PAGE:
An employer may defeat a sexual harassment lawsuit if the plaintiff did not timely file a complaint with the Department of Fair Employment and Housing (DFEH, http://www.dfeh.ca.gov/) or the Equal Employment Opportunity Commission (EEOC, http://www.eeoc.gov/) in advance of her lawsuit. Generally, a complaint with the DFEH is timely under California law if it was filed within one year of the date on which the employer's alleged harassment occurred. You can contact the DFEH at the web address listed above. You can also prepare a complaint of harassment to the DFEH online at this link. A complaint to the EEOC must generally be made within 90 days of the harassment. To initiate a complaint to the EEOC, visit this link. Federal employees are generally required to present their harassment claims to the agency that employs them before complaining to the EEOC. Before you bring a statutory sexual harassment claim to court, you must receive a right-to-sue notice from the EEOC or the DFEH.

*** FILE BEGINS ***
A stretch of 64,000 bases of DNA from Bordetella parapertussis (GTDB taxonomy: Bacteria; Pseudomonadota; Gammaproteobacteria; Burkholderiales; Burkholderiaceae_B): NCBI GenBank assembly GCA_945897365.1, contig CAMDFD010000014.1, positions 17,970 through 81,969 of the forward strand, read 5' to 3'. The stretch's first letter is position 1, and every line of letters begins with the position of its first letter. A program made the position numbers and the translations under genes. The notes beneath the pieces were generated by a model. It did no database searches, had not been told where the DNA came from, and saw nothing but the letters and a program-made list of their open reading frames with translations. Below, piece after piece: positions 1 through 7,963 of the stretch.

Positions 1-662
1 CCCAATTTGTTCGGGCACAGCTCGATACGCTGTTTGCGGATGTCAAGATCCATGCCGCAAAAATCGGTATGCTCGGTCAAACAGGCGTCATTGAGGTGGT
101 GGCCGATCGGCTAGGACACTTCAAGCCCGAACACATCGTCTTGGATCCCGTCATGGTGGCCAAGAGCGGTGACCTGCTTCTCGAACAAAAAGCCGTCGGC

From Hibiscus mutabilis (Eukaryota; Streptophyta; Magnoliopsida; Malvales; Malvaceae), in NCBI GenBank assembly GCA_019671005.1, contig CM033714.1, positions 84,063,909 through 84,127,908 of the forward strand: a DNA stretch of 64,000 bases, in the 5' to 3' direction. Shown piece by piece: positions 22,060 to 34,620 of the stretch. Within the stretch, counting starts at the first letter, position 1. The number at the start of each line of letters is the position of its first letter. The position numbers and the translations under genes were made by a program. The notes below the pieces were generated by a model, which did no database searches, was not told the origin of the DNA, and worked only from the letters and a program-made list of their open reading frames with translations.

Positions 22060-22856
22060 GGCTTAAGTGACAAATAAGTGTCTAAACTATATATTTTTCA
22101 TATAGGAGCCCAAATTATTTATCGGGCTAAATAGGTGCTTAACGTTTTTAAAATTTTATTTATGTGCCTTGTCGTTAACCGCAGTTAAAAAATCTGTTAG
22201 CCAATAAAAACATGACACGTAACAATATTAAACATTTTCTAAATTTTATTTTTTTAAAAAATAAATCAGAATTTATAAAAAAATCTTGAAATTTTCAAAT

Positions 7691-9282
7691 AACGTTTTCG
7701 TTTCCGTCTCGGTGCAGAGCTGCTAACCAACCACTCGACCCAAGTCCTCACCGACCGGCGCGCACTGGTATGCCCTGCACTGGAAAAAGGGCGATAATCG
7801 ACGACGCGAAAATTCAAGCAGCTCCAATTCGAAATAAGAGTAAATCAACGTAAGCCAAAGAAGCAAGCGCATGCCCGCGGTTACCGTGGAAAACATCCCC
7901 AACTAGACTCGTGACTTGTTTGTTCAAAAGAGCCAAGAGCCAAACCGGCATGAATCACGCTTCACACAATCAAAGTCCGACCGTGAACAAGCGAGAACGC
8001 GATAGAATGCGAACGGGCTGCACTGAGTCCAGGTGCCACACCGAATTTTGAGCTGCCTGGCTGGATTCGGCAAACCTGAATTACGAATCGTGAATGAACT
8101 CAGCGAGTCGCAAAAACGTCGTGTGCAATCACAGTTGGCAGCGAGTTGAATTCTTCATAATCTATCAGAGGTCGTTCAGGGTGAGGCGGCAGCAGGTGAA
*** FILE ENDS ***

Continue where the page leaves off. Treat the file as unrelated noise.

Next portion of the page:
Not only is sexual harassment illegal. The law also prohibits:
- Racial harassment
- Religious harassment
- Age-based harassment
- Harassment based on disability
- Harassment based on ethnicity or national origin